Book Review: The Spider and the Fly by Claudia Rowe


The Spider and the Fly: A Reporter, a Serial Killer, and the Meaning of Murder by Claudia Rowe

This is a unique take on the true crime genre. In 1998 Kendal Francois confessed to the serial rape and murder of eight women. He had strangled them, then drowned them in his bathtub. To dispose of the bodies, he simply carried them up to the attic of the home he shared with his mother, father, and siblings. No one in the house noticed anything odd, even while living amidst eight rotting corpses.

But The Spider and the Fly isn’t about that, not really. This book hovers between a memoir and a nonfiction crime novel. Claudia Rowe was working as a freelance reporter with the New York Times when Francois confessed. She became obsessed not with the crimes themselves, but with the murderer. She began a correspondence with him that lasted for four years. During that time, Francois and Rowe would each constantly test each others boundaries, he looking for intimacy, she wanting to know exactly what made him tick. Their correspondence would also make her look into her own troubled past, and confront her own inner demons.

While this book is certainly not what I had expected from one billed as “true crime,” I did wind up enjoying the book. There are countless books, some more sensational than others, that detail the crimes of our more infamous killers, but the focus on this book, looking into the nature of the killer, and his relationship with Rowe, is a new spin, and, ultimately, refreshing. This book doesn’t linger on the gory details of Kendall Francois’ crimes, instead we see an awkward and overly large black man, raised in the overwhelmingly white town of Poughkeepsie, New York. We see his social and mental isolation, and the home life that helped shape him into the person he would become. At no point does Rowe excuse or try to mitigate the crimes Francois committed, but she does try to bring a picture to her reader of the damaged man who lived alongside the monster.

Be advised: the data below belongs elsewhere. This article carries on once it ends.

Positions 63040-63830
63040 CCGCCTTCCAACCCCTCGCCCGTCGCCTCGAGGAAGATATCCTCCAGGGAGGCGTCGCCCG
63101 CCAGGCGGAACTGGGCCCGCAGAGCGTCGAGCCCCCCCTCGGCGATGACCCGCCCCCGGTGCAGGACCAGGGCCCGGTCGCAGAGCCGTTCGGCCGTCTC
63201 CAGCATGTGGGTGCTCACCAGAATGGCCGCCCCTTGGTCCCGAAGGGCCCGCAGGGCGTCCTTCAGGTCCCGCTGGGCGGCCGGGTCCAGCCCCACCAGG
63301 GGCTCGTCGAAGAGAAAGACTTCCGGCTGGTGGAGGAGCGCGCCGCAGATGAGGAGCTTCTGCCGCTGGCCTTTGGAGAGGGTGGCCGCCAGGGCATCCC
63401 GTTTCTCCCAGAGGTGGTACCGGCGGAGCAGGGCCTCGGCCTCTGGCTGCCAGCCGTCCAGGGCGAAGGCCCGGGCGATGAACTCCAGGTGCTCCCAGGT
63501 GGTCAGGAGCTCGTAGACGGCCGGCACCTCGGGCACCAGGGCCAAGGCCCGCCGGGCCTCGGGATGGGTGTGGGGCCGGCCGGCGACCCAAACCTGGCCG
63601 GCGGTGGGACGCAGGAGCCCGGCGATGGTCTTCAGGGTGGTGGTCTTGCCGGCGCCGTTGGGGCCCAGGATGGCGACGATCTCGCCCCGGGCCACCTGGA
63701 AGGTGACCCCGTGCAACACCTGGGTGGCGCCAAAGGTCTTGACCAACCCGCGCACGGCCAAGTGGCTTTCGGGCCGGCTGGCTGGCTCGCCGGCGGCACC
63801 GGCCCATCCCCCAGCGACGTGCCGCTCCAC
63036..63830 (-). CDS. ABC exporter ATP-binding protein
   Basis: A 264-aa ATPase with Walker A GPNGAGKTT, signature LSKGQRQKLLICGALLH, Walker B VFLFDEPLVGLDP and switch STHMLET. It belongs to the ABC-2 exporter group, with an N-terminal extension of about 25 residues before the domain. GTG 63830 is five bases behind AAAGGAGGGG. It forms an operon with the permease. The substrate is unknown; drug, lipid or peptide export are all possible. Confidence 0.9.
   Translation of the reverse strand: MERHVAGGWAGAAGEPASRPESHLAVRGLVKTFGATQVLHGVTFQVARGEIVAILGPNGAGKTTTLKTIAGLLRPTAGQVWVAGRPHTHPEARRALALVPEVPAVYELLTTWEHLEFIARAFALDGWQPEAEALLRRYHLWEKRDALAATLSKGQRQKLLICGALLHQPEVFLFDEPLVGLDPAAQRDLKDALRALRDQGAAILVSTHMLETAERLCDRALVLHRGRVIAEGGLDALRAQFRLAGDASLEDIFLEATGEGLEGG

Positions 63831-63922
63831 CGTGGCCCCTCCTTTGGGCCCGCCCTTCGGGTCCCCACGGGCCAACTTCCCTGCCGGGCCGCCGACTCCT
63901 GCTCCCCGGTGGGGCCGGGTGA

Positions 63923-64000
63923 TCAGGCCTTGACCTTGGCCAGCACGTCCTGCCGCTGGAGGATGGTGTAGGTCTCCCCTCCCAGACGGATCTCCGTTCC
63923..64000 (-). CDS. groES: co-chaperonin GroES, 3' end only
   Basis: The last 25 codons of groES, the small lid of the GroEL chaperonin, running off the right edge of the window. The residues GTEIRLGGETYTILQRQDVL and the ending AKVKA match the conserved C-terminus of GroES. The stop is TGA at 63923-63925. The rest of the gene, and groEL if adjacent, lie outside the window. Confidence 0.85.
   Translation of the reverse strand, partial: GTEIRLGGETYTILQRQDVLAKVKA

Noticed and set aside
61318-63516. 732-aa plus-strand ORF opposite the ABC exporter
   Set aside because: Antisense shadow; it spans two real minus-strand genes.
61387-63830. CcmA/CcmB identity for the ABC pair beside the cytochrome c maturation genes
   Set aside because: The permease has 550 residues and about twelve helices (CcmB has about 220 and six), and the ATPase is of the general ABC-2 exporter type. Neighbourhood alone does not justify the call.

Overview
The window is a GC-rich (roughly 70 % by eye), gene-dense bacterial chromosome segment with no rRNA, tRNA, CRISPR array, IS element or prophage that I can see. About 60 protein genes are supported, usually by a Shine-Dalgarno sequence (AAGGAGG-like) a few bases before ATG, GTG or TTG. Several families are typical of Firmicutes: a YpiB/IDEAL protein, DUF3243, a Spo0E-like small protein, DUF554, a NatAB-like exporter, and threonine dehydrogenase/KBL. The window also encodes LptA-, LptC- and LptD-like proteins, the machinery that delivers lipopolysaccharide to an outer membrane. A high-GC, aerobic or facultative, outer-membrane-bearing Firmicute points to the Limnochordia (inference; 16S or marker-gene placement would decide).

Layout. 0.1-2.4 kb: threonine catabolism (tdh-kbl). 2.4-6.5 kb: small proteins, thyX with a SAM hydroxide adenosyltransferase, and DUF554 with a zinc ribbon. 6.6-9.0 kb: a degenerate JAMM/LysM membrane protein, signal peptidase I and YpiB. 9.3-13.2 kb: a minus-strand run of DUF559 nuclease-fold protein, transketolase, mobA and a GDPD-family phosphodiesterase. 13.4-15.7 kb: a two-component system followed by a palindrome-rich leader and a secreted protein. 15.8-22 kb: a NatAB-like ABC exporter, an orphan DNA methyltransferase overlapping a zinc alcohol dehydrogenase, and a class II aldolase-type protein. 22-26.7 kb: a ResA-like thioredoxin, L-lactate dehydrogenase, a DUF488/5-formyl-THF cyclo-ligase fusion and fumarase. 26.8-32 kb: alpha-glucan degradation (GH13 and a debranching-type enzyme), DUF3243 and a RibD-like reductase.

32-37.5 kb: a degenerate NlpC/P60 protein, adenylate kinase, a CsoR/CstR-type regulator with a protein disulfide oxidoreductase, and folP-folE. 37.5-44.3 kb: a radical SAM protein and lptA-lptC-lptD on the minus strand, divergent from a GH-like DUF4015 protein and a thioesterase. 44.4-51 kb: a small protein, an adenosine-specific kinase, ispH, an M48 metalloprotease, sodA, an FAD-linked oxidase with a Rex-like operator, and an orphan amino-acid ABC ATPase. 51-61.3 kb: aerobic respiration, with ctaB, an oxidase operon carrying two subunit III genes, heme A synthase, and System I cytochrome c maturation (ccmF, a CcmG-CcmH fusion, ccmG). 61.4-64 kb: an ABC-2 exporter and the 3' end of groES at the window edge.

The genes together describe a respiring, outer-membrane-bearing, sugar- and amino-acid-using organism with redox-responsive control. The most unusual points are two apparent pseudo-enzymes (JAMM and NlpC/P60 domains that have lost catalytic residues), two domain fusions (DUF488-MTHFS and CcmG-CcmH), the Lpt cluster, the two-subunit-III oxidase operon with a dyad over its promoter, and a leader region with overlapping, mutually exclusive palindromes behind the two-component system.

I would recommend this book for true crime readers who know what they are getting into. If you’re looking for blood, gore, and sensationalism, you won’t find it here. If you’re okay with a quieter kind of thriller, if you want a (sometimes frustrating) look inside the mind of a serial killer, this book is just the ticket.

An advance copy of this book was provided by the publisher in exchange for an honest review. The Spider and the Fly will be available for purchase on January 24th, 2017.

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